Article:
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Food for thought: hot topics in 2017

The world’s food and drinks industry is an ever-evolving, dynamic and competitive landscape, and our clients have always changed with the times; keeping pace with new developments, creativity and innovation. One thing hasn’t changed though: they, and we, are always looking at what’s around the corner. We continuously ask ourselves: How will consumption habits and preferences change in the future? How will those trends shape product development? And how can we best connect and communicate with ever-expanding, increasingly complex audiences?

With consumers demanding more than ever, offering foods and drinks that stand out from the crowd and tap into their ambitions – or help alleviate their concerns – is becoming more of a prerequisite than a “nice to have”. Here’s a summary of the hottest trends for 2017 in the food and drinks industry:

  1. Reformulation prevails

Reformulation has already become a constant for many established brands and will continue in 2017. This will be driven by:

  • Ongoing reduction of salt and saturated fat in, for example, sauces, bakery and dairy
  • The sugar backlash, which will impact sectors outside the soft drinks arena and many countries beyond the UK. According to Mintel, 37% of UK consumers say they will switch to low / no-sugar options when the sugar tax comes into force
  • The natural trend: formulating out artificial colours, flavours and preservatives
  • Legislation: expect EFSA, the FDA and other authorities to extend action on specific ingredients and categories
  • Cost concerns: inflation, discount retailers and thriving competition mean manufacturers’ margins will remain tight and savings need to be found elsewhere.
  1. Meat under pressure

Although a core part of the human diet for thousands of years, red meat consumption will fall in mature markets, primarily in light of health concerns. Other highlights include:

  • The US, China, Brazil and Europe will remain the world’s biggest meat eating nations
  • We’re still to see the full impact of the WHO’s 2015 report into the link between processed meat consumption and cancer
  • This category’s biggest challenge for now is cleaning up labels while ensuring adequate shelf life
  • In developing markets, per capita meat consumption will continue its growth.
  1. The power of plants

In line with the natural and sustainable trends that will dominate in 2017, we expect an even greater focus on plant-sourced food and drink ingredients. Plants can be healthy and appealing sources of nutrients and characteristics that we want in our food today, such as:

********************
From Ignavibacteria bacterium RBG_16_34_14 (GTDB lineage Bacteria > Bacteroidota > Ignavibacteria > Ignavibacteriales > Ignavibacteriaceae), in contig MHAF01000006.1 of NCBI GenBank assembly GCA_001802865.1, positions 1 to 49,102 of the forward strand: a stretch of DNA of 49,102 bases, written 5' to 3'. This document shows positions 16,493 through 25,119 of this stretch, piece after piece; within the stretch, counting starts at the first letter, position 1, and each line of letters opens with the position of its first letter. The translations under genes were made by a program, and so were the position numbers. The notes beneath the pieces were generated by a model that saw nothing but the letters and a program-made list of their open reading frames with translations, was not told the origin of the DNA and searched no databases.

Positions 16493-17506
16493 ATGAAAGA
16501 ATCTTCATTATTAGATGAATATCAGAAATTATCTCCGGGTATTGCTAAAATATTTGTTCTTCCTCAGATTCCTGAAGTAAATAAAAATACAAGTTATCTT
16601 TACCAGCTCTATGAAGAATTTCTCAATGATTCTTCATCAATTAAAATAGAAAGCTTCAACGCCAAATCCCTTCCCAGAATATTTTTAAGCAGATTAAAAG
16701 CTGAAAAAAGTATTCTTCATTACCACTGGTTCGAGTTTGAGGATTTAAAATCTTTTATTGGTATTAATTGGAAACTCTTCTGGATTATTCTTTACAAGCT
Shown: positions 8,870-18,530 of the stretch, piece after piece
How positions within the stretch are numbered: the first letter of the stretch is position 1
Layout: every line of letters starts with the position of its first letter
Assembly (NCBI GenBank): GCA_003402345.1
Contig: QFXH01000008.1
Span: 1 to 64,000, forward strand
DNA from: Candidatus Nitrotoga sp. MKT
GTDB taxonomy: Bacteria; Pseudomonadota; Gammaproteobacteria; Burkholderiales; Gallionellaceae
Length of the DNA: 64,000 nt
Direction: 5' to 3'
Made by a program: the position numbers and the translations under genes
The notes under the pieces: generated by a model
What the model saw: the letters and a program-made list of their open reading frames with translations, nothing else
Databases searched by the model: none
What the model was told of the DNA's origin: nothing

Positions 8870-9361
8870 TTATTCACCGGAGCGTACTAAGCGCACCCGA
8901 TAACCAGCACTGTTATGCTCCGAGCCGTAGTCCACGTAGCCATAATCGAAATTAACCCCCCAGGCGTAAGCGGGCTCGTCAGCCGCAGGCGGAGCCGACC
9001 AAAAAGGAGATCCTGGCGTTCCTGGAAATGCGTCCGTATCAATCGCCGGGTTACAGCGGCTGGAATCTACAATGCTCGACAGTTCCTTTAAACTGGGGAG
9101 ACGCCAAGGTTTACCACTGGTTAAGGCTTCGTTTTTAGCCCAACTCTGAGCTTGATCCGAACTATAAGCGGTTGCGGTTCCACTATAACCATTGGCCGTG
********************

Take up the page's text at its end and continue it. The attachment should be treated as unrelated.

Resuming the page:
• Protein, which can be obtained from algae
  • Colour, from vibrant vegetables like red beet
  • Acidity, from crop ferments
  • Sweetness, thanks to stevia or fruit concentrates
  • Cosmetic benefits like those offered by botanicals
  • Also, veganism, vegetarianism and flexitarianism are all still on the rise
  • Plant-sourced ingredients will increasingly replace artificial additives, animal-derived ingredients, allergens and unhealthier options like fat and sugar.
  1. Expansion of the sugar war

Where soft drinks started, other sectors will follow:

  • Already some chocolatiers and confectioners are cutting sugar levels in their products
  • Dairy foods, especially those aimed at children, will come under the spotlight too
  • As will breakfast cereals
  • With sugar reduction affecting both taste and texture, creative solutions are needed, especially in developed markets where natural alternatives are the preference
  • New packaging solutions to attract audiences.
  1. Free-from

The free-from market began with the need of some consumers to avoid certain allergens. This is still a major driver, with allergies being diagnosed in more and more people each year.

  • But free-from now has a more ethical dimension too and is gaining popularity among the “worried well”
  • Double-digit growth is being forecast in large markets, helped by major improvements in quality, taste and choice
  • Opportunities are even bigger where manufacturers tap into other trends like the power of plants, experimentation with foreign cuisine and health & wellness.


Other trends to keep an eye out for include the growth of organic options, scrutiny of labels, and beauty food, to name but a few.  If you’d like to know how we can help your business make the most of these opportunities, please get in touch.

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